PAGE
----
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Archive for category: London

Another random only-in-London moment…

Another random only-in-London moment…

I was outside my local food shop the other night when a woman came up to me and thrust £5 in my hand.

Alas, it was because she wanted me to go in and get her some organic chicken – with a strong emphasis on the word ORGANIC. She couldn’t go in as it would apparently mean tying her yapping dog up.

So being the nice chap that I am, I took her money, verified with her that the chicken was suitably organic, made my own purchases, and gave her her chicken on the way out. (How often do you get to say that?)

And as is always the way when one stranger in London reaches out to another, she had to justify and explain the whole thing. Apparently it was because her boyfriend had inconveniently invited someone round for dinner after a gym session, so she needed more meat. But then, she said, she was a veggie anyway… Why she didn’t tell her boyfriend to pick up something on the way home, I’m not sure.

London – the world-class city where you can’t get a takeaway on a Saturday night

London – the world-class city where you can’t get a takeaway on a Saturday night

Disney characters starvingOne of the many many reasons for living in London is that it’s meant to be a world-class city, the place people flock to.

Well, I hope they don’t want a simple takeaway delivered on a Saturday night because it seems nigh on impossible.

Our first choice was Sufi – a Persian restaurant round the corner rated by Jessie J and Time Out, amongst others. We’ve ordered from there before without any problems, but of course that was on a weeknight. We called them tonight, to be told they don’t deliver on a Saturday night.

Next stop, another Persian restaurant called The Piano in Chiswick. We ordered it via Hungry House seemingly without a problem – thirty minutes later, with our hunger pangs getting ever more desperate, we get an email only to be told they rejected our order without any explanation as to why. I really should have checked the website earlier – they manage to spell Persian wrong on their homepage. Seriously.

Ditching the notion of such exotic cuisine as Persian altogether, we thought we’d retreat to the safety of Chinese food. So tried to call the Drunken Tiger restaurant (great name, amiright?) in Shepherds’ Bush. After five minutes of them not answering their phone, we gave up.

We finally resorted to the tried and tested Seven Stars takeaway round the corner – really, we should have stuck with them from the start, because they took our order without any problem and it’ll arrive in thirty minutes. Fingers crossed.

And now we’re starving and ready for bed at the same time. Not a great combo!

My part in the Olympics London 2012 opening ceremony…

My part in the Olympics London 2012 opening ceremony…

Me in costume at the London 2012 Olympic opening ceremony
Me in costume at the London 2012 Olympic opening ceremony

In the best tradition of every sports story, my moment as part of 10,000 performing volunteers (1,000 in my sequence alone) in the Industrial Revolution sequence of the Opening Ceremony was merely the climax to a very long journey, way back in the first auditions last Autumn, through to tonight’s moment.

Along the way, there’s been heartbreak (my dearest wife was also accepted, but had her offer withdrawn due to visa restrictions), struggles (rehearsals every weekend since early May, mostly in a Dagenham car park), pain (my muscles seized up during one particularly intensive rehearsal to the point when it hurt to type for a week, and I’ve caught colds standing in the rain), stamina with 4 mile-walks back and forth across the Olympic Park, disappointment (my role in the ceremony amounted to lifting fences and turf in style!) and surprises (the turf we move get twice as heavy after it rains – and it’s rained a LOT during rehearsals!) not to mention a preview of the transport chaos.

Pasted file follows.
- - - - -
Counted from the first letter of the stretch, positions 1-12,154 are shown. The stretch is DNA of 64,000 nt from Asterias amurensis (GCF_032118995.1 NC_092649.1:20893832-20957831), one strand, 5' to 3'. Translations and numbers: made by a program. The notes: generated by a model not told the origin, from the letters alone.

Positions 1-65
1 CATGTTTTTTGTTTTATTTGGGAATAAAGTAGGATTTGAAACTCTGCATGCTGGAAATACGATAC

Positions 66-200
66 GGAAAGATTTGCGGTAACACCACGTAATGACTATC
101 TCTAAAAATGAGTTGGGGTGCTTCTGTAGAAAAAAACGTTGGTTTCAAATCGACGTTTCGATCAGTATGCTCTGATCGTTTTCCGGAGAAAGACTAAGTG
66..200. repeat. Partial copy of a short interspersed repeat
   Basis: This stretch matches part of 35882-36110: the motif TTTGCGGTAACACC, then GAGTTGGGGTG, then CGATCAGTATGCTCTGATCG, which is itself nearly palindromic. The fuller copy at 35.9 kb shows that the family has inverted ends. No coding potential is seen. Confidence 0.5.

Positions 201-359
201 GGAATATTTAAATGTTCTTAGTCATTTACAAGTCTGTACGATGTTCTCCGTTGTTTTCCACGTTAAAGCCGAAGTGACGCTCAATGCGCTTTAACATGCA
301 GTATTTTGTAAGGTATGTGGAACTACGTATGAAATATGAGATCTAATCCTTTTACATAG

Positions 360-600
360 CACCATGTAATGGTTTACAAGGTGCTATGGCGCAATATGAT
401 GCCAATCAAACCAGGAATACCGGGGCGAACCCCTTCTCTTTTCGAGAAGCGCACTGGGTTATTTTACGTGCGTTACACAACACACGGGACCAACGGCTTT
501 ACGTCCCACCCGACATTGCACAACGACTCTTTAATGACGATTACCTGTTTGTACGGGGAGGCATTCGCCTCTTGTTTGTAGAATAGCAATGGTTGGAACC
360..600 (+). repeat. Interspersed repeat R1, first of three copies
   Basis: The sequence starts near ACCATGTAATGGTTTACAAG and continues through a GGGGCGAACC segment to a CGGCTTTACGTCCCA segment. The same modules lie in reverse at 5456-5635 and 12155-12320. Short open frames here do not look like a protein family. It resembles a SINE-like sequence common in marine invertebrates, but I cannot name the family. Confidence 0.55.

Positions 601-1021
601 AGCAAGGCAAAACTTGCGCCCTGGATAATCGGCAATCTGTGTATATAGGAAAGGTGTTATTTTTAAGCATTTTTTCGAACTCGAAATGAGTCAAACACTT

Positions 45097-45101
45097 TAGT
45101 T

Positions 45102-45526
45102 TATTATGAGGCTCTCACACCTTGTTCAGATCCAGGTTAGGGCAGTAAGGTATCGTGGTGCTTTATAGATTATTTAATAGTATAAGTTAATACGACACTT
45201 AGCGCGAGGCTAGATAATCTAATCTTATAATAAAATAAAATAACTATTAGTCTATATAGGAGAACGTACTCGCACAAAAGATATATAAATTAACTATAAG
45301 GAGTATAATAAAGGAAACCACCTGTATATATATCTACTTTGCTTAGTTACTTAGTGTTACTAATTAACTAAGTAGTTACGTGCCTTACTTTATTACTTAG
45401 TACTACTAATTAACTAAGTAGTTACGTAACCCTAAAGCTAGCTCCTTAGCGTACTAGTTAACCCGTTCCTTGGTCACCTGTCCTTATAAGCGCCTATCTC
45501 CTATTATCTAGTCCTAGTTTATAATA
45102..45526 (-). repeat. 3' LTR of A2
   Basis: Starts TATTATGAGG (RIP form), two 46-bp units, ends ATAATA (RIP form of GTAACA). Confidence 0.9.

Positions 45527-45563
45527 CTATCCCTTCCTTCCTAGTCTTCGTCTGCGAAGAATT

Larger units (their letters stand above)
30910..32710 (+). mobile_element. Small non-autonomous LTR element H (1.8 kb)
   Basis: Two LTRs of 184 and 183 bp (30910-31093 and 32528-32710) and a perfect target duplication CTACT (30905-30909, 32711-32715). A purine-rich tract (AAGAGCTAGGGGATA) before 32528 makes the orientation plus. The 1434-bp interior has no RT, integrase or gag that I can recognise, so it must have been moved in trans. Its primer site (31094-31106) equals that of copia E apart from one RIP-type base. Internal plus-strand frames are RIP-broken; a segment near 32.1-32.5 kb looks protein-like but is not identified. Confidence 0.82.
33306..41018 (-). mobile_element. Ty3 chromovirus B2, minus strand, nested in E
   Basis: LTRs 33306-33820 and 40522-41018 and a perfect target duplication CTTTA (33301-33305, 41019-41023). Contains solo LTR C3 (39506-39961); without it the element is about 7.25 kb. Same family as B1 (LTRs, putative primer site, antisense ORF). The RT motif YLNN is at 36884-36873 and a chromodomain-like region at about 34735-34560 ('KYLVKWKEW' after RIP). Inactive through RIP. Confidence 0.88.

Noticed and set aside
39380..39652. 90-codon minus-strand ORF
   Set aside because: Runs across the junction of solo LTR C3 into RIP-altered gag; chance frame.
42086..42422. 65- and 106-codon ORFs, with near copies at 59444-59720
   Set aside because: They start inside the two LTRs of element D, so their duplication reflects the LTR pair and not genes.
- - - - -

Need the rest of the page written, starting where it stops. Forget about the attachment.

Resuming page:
It’s tested my patience with the constant changing of plans in the early days, and stamina with all the physical activity that’s been involved from the very beginning of the auditions – I’d never had to “walk with sass” before! There have been weeks when I’ve barely seen my family and friends with my work and Olympics commitments, and missed my son’s first steps as well as a friend’s son’s christening (sorry Matthew!) 

The constant travel across London to the rehearsal venues has been a little wearing – although I stopped complaining when I realised a fellow volunteer had to fly in from the Falkland Islands every week! I’ve also missed out on opportunities to enhance my skills by volunteering at work for some of the Olympic duties, which has been annoying.

All this for an Oyster card, daily sandwich lunches – oh, and the chance to squeeze my theatrical performing urges in front of an audience of 60,000 and a TV audience between half a billion and four billion or so (depending on who you talk to).

County Essex! Some of the County Essex performing volunteers

It’s been an amazing journey, and one I’d do again in a heartbeat if I could. I’ve made friends with a totally random selection of fellow volunteers of the great British public, from 18-year-old students to retired PE teachers. We have a sense of purpose and unity that’s not often found in everyday life. We’ve laughed in the middle of the Olympic Stadium, cheered people on as they went on an impromptu run around the track, and cried at key moments of the Ceremonies – even when we’ve seen it three times already.

Waiting to go on stage at the Opening Ceremony…

And that’s not to mention the indescribable feeling of walking on “stage” into a stadium filled with flashing cameras – a feeling that I am very unlikely to ever experience again.

Tonight, we feel a sense of elation that our families can now finally understand what we’ve been working towards for the last twelve weeks, tinged with a sense of sadness that this will be it for some of us. We’ve been given the opportunity to take part in other ceremonies, but personally, I think it’s time I came back to normality, and saw my son a bit more often.

But at least I can have a lunch that doesn’t involve Pringles crisps and crunchy bars!

Performing in front of 60,000 people…

Performing in front of 60,000 people…

At the dress rehearsal for the London 2012 opening ceremony A crowd of 60,000 people at a dress rehearsal for the London 2012 opening ceremony (via @2012govuk on Twitter)

So as you may not have noticed, I’m one of the performing volunteers for the London 2012 Opening Ceremony, in front of a total of 200,000 people in the stadium over three nights, and one billion TV viewers worldwide. Which, oddly, isn’t that daunting – probably because I’ve got a relatively small role.